Dear lovely students, As promised here it is, below! Guided reflective art writing exercise I would like you to do a piece of writing that has several functions, some of them optional. In fact the whole exercise is optional but I think it’s a good exercise to do periodically, to reflect on your progress! The aim is progress, not perfection, after all. If you were to aim at perfection then once you’ve reached the peak of X you’d have no place to slide down to except the slow decline into decrepitude, and from the top, you’d only briefly glimpse the other mountain peaks of Y, Z, and, oh crap, A, B and C in the distance that you’d forgotten about too. Don’t aim for perfection - aim for progress. Keep climbing, and periodically glimpse the wonders of all the mountain ranges among you and around you that you are a part of. Don’t look down, look up. And yet - do look down! Pause and reflect on the past when you’re in a safe nook. It’s a good time to catch your breath as you need to gather energy for the rest of the climb. Writing can be daunting but it’s also an essential communication tool for an artist as you may need it in the future for statements, etc. Even if not - like writing journals, it’ll help organise and clarify your thoughts. Don’t worry, I’ll guide you through it via questions and thought prompts. Maybe if you don’t like writing you can record your voice so you’ll have an audio version of the same and use a transcribing tool. It’s best to set aside an hour or two of unbroken time with tea to do this if you can as it’ll get easier once you’ve got going. This is open-ended so write as much or as little as you want.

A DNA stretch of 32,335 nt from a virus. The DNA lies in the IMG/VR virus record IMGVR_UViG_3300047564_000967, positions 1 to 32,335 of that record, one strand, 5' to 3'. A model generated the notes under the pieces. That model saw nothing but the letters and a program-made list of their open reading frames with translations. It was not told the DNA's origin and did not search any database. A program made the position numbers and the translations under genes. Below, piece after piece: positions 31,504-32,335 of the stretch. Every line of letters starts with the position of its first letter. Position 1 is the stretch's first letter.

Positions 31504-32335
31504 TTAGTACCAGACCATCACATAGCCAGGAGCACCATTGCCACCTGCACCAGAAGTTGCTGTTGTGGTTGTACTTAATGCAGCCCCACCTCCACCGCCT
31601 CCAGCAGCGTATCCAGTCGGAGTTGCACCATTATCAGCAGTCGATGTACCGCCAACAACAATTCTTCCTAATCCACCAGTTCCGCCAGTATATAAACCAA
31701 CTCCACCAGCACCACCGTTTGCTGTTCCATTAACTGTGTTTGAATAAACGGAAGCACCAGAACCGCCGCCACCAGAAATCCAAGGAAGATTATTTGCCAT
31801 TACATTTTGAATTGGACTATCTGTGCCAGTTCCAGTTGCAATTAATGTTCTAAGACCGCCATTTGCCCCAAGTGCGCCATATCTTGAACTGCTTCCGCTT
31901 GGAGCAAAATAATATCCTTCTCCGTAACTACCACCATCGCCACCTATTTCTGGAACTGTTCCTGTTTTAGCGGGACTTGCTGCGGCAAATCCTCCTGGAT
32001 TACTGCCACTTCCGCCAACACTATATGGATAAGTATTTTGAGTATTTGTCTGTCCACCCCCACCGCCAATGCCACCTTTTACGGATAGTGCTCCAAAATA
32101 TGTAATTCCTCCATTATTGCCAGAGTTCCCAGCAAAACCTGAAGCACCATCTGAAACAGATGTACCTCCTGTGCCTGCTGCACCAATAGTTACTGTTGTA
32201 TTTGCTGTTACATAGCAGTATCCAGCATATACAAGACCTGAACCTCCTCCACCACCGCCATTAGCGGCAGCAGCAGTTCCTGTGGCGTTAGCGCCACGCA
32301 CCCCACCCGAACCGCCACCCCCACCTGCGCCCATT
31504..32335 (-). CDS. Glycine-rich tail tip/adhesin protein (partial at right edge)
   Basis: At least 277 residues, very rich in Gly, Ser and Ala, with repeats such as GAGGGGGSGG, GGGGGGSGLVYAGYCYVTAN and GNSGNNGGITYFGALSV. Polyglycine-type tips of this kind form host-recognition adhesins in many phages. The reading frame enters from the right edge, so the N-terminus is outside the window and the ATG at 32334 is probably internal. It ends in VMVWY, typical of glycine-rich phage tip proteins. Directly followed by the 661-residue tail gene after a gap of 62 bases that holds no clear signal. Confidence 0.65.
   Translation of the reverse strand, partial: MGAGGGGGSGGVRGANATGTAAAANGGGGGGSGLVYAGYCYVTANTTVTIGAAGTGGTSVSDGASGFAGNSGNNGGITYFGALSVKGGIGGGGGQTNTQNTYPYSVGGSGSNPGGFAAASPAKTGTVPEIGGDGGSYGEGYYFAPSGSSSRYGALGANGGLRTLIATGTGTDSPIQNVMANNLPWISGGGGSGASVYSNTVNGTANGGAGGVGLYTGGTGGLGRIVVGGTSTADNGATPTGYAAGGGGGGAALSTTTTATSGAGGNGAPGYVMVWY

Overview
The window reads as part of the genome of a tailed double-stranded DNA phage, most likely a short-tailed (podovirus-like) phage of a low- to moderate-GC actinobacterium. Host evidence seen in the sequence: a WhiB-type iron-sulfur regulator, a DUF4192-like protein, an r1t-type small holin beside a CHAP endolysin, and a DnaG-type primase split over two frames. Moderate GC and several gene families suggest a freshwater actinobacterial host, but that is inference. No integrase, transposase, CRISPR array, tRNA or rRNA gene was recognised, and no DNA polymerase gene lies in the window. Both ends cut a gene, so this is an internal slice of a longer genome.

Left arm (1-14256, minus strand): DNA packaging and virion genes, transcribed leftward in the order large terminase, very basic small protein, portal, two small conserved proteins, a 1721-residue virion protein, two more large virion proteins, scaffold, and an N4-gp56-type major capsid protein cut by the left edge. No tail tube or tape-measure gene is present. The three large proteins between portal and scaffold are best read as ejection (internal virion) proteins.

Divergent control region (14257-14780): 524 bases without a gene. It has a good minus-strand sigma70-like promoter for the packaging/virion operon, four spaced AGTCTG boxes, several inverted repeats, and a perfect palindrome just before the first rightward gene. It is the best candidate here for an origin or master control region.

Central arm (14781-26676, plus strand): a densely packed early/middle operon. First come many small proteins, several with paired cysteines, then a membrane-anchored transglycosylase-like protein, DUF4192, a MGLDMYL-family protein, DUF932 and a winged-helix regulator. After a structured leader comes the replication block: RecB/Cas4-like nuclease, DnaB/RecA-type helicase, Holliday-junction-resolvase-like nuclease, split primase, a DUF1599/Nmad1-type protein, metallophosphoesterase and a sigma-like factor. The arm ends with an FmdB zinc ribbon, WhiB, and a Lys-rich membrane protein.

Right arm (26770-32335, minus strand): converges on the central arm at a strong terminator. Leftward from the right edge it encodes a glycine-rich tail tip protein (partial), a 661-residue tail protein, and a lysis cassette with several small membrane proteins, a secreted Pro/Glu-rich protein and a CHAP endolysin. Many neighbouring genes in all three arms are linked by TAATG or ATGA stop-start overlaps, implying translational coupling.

This is mainly for the end of year show in December but doing a reflection halfway through, ie in the summer, makes sense. So just to check in with yourself and where you feel you’re at. I’d like to put some student profiles on my teaching website. I’d also like to, if I may, use a portion of this writing for a teaching review (more below). Additionally, it’s useful material for future artist statements and that can be used firstly for your bio in the end of year show if you’re participating. Also as the groundwork for your future bios and statements and reflections. It’s a good idea to do these at least annually if not half-yearly. I’m really excited about the end of year show as for me it also marks the memories created during the pandemic, and signals what is possible beyond, too.